Saturday, May 18, 2013
The first snowfall of the season in southern Maine led to traffic accidents early Thursday morning.
As the first snowfall of the season turns to rain, a pedestrian on Temple Street in Portland uses an umbrella. Most places saw just a few inches of snow before the rains came.
John Patriquin/Staff Photographer
The nor'easter brought a couple of inches of snow overnight, but by the morning commute most major roads had been cleared and the snow had turned to rain.
Crashes in Buxton and Westbrook sent motorists to the hospital, but none of the injuries was serious. Most of the accidents Thursday morning were minor, according to public safety dispatchers.
"It takes, usually, three storms for Maine drivers to get re-acclimated to driving in winter weather, and I really didn't count this one as the first," said Steve McCausland, spokesman for the state Department of Public Safety. "There was not enough snow on the ground to count that. This is just a precursor of things to come."
He said, "After driving clear, dry pavement spring, summer and fall -- and we do it every year -- it still takes some time for drivers to get their winter driving skills."
The snowfall was actually a record for the date -- a fairly modest record. The 2.2 inches in Portland broke the record for Nov. 8. The previous record was 2 inches, set in 1968, said Chris Kimble, a forecaster with the National Weather Service in Gray.
Saco received 2 inches and south got Eliot 1.3. The highest total in the region was in South Windham, which got 3.6 inches, he said.
The weather hit New York harder, creating travel complications. Four of the Portland International Jetport's 12 flights bound for the New York area were cancelled, though flights were pretty much back to normal by late afternoon, said the airport's manager, Paul Bradbury.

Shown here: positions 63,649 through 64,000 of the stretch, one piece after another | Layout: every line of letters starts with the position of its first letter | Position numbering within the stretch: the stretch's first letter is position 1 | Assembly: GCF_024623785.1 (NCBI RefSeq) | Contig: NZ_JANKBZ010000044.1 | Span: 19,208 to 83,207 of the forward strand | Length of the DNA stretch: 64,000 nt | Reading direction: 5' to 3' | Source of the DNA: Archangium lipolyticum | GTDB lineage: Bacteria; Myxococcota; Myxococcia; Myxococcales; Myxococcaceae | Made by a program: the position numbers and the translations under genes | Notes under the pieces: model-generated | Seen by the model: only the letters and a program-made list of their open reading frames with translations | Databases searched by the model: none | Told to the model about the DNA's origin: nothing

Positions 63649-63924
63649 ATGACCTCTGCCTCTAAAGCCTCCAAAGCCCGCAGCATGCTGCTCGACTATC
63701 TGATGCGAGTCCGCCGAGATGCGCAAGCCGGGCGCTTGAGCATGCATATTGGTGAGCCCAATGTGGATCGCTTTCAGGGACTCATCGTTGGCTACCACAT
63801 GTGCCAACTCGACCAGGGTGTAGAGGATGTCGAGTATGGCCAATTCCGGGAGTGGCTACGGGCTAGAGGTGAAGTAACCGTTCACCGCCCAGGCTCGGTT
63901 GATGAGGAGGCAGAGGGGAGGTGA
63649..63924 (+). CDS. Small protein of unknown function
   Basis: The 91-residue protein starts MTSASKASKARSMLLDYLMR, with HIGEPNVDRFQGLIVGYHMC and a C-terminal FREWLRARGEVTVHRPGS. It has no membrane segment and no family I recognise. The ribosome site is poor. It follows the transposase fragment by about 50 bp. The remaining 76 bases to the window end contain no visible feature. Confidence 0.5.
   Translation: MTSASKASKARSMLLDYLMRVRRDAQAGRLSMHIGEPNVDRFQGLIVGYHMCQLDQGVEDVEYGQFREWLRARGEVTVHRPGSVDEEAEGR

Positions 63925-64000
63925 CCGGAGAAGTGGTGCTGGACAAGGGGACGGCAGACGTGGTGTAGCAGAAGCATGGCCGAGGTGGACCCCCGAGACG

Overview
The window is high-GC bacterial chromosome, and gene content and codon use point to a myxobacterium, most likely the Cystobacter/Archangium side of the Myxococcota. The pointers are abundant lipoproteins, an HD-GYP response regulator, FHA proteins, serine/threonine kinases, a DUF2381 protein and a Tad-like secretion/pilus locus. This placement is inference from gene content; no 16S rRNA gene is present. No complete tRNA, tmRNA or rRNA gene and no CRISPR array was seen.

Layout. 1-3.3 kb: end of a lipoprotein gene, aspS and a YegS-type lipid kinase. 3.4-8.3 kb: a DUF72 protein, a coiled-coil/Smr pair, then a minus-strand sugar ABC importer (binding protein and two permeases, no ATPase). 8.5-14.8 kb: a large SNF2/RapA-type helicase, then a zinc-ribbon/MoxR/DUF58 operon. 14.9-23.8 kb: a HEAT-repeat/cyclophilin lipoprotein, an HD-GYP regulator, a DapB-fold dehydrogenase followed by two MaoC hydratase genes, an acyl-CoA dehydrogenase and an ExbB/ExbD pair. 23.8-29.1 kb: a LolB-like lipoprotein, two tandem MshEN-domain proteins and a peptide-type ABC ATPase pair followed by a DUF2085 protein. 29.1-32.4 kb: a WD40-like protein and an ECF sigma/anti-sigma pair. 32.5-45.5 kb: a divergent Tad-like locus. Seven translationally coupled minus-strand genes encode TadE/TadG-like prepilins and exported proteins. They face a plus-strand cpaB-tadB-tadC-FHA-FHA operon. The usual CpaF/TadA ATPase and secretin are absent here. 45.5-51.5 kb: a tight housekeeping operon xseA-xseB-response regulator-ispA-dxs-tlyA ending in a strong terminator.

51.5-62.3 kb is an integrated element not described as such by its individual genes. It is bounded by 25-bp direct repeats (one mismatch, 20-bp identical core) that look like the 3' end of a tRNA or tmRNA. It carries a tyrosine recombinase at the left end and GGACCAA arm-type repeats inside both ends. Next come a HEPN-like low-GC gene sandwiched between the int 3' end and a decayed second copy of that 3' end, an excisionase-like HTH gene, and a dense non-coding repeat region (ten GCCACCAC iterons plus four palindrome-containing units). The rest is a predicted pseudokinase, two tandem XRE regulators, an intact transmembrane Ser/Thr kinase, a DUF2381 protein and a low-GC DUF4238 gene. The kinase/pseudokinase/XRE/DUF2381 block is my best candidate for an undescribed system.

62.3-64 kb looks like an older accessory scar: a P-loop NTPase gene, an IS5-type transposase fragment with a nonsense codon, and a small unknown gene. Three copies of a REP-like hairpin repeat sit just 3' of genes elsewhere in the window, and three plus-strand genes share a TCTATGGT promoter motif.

A more serious event that may have been connected to the storm was a fire reported at 6:43 a.m. Thursday at 324 Goodwin Road in Eliot, the site of an electrician's business.
When fire crews arrived, half of the building was burning, said Fire Chief Jay Muzeroll. That 20-foot-by-30-foot section -- as well as the electrical equipment and generators -- was a total loss, although the rest of the building, including the office, barn and attached house, were saved, he said.
Nobody was injured.
Investigators suspect that a window-mounted pellet stove may have contributed to the fire, Muzeroll said. The units look like air conditioners, with about half outside the window and half inside it, he said.
The fire apparently started outside the building, so there may have been a problem with the exhaust, he said.
Staff Writer David Hench can be contacted at 791-6327 or at: